Glaciers, volcanoes, icebergs, and the northernmost capital city in the world – does Iceland need any further marketing? Whether you are landing in the country for the nature or the fermented shark, a day or two in Reykjavik is a must. Iceland’s cool capital will keep you busy during the day but it is at night that the city comes into its element with cafes transforming into bars and clubs before your very eyes.
When to Go?
With peak tourist season from mid-June through to August, when to go to Reykjavik all depends on the type of experience you wish to have. From May to June you should experience the least amount of rain but that is never a guarantee. The winters can be brutal but if you want to see the Aurora Borealis this is your best opportunity.
Virtually all international arrivals come through Keflavík International Airport (KEF), located about 50 kilometres from Reykjavík. A taxi or the Flybus will get you to and from the city centre. Alternatively, rent a car from the airport and you will be able to start your Icelandic adventure straight away.
Perhaps the best way to get around the island, having your own car allows you to explore at your own pace. Driving in Iceland is relatively easy and parking tends to be ample. Make sure you rent a car appropriate for the locations you wish to visit. F-roads and certain unpaved roads are off limits to non-4x4s.
Parking in Reykjavik itself is a little more tricky so you would be better to leave the car at your accommodation and conquer the city on foot.
Religious or not, a trip to Reykjavik without seeing the Hallgrimskirkja is a trip not complete. The immense concrete church can be seen from 20 kilometres away. Its exterior is where the picture taking moment is as the interior of the church is relatively plain and simple. An elevator ride to the top of the tower provides impressive views.
Reykjavik’s concert hall and cultural centre – Harpa – is the place you go when you need to stretch your neck because the impressive and interesting architecture will keep you looking up. Even if you don’t stop by for a performance, the shops on the ground floor offer up some cute souvenirs.
If you have ever wanted to see a 10th-century Viking house – and who doesn’t, really – then head to Reykjavik 871 + / -2. Despite the unusual name, this small museum combines technology and archaeology and then displays it in and around the remains of a Viking house. Don’t miss the small water source on one side of the house which is thought to possibly be the cause of the inhabitants leaving. The gift shop is another stop for some quick shopping.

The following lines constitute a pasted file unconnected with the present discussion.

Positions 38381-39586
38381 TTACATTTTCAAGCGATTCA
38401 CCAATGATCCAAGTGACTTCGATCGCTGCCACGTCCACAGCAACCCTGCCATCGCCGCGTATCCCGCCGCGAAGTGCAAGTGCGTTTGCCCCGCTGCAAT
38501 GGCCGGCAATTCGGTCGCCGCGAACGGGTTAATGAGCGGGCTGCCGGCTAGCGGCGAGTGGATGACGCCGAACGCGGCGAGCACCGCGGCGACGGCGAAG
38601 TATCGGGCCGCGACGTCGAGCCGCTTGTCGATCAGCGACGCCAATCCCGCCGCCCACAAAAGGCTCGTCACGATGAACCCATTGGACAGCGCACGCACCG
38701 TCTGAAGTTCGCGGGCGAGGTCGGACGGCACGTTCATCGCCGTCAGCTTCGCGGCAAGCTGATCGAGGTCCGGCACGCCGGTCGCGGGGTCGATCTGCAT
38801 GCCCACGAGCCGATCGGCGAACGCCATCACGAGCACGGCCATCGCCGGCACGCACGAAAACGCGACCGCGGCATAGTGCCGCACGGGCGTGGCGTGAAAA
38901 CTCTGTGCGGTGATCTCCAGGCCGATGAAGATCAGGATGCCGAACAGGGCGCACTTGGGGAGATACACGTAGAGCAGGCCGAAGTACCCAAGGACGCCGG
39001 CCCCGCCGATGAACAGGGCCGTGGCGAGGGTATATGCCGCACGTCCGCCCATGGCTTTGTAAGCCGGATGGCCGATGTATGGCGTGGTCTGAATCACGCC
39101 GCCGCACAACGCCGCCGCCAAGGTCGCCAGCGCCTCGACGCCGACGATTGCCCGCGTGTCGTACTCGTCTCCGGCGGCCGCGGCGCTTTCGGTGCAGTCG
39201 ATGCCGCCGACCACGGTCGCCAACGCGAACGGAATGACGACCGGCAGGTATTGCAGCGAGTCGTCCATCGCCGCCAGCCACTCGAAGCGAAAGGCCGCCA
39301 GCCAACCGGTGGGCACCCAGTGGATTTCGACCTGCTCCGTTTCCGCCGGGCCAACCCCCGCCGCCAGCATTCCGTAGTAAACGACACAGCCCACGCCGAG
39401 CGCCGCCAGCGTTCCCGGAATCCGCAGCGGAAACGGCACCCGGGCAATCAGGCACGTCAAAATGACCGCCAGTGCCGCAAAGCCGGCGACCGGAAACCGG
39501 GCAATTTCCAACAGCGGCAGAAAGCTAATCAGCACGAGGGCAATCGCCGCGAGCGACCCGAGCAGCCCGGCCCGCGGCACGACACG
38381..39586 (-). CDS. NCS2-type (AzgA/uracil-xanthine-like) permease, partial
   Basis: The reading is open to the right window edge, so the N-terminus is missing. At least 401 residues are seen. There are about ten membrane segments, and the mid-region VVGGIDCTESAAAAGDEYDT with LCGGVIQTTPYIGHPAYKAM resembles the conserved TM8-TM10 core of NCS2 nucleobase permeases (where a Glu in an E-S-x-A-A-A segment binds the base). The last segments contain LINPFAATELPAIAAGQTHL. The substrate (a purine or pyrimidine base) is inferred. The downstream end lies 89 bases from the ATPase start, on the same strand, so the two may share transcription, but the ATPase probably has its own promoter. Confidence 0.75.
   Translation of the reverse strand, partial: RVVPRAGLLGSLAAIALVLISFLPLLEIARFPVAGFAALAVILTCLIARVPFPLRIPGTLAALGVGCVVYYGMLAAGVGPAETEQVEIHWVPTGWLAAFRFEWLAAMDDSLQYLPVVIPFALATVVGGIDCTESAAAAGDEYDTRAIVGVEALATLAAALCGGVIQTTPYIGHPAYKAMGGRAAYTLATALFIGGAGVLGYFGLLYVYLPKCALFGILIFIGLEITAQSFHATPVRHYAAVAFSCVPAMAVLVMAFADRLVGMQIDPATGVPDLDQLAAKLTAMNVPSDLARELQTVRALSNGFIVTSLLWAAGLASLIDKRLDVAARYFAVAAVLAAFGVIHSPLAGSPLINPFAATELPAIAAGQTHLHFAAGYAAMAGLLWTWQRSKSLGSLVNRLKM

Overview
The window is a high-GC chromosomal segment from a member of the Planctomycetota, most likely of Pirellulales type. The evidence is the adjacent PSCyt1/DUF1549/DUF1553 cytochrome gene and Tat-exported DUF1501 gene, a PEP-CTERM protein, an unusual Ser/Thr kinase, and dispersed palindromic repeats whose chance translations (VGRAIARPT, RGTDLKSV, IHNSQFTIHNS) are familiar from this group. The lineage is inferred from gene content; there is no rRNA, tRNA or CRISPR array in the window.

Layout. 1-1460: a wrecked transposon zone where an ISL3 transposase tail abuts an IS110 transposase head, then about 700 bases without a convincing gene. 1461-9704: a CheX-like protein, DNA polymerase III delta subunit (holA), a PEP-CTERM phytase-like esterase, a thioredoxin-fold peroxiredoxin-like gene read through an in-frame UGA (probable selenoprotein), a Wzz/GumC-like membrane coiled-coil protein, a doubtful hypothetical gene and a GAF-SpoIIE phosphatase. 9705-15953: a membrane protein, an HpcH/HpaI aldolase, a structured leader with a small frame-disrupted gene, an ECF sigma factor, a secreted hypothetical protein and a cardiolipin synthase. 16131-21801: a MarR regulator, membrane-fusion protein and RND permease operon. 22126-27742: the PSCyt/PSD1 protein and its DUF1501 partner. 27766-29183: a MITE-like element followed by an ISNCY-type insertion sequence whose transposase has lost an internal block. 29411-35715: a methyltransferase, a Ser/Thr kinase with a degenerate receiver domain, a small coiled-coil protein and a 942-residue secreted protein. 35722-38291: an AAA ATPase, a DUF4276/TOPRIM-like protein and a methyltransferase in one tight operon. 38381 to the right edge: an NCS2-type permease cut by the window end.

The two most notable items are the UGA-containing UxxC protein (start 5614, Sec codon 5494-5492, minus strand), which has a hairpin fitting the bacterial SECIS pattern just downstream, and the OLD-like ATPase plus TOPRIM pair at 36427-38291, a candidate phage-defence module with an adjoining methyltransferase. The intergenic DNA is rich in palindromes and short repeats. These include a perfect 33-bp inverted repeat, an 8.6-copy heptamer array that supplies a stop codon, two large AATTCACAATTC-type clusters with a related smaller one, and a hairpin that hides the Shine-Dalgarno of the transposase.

The Old Harbour is a hub of activity. From departing whale and puffin sightseeing boats to shops and restaurants, you’ll find plenty here to keep you busy for at least a few hours.
Also departing from the Old Harbour are the Reykjavik Segway Tours. A great way to see more of the city faster than if you were walking, these tours have the added benefit of being a lot of fun as well. You’ll get training (or a refresher course) before you head out onto the streets and since the city is usually not too busy you can focus on the sites and your Segway, rather than just one or the other.
Eat and Drink
A visit to the Hamborgarafabrikkan (Hamburger Factory) should be on your list of places to eat. Located a short walk outside of the main city centre, this quirky little restaurant serves gourmet hamburgers on square buns and cheers whenever a baby is born in Iceland.
If you have dreams of enjoying a steaming bowl full of lobster soup then head to the Sea Baron (Sægreifinn) located in a cheerful, turquoise-green building on Reykjavik’s old harbour. The recipe is a guarded secret but you can be certain that it will always be just right.
The Laundromat Cafe opened in August 2004 in Copenhagen. By 2011 it had jumped countries and opened in Iceland as well. The original idea was to open a cafe combined with a laundromat: the perfect place to eat, drink, and do your laundry. Whether you need to wash your clothes or not you can still enjoy the kitschy décor and homemade food.
Reykjavik can be an expensive city so one of your best options is to look for an apartment or house to rent for the duration of your stay. Airbnb has a good selection and with a kitchen at your disposal, you can try out a few Icelandic recipes.
Located across from Althingi, the Icelandic parliament, Hotel Borg overlooks the Austurvöllur square in the heart of the city. The hotel has become one of Reykjavik’s landmarks, and is located within walking distance of variety of restaurants and attractions.
Hotel Odinsve, a boutique hotel in downtown Reykjavik, is another popular option for accommodation. The hotel has a total of 43 rooms which includes 4 deluxe suites and 4 junior suites. And if you have had enough of Icelandic cuisine, you can pop into the SNAPS restaurant, which specialises in Scandinavian cuisine.
Here are additional options for where to stay in Reykjavik.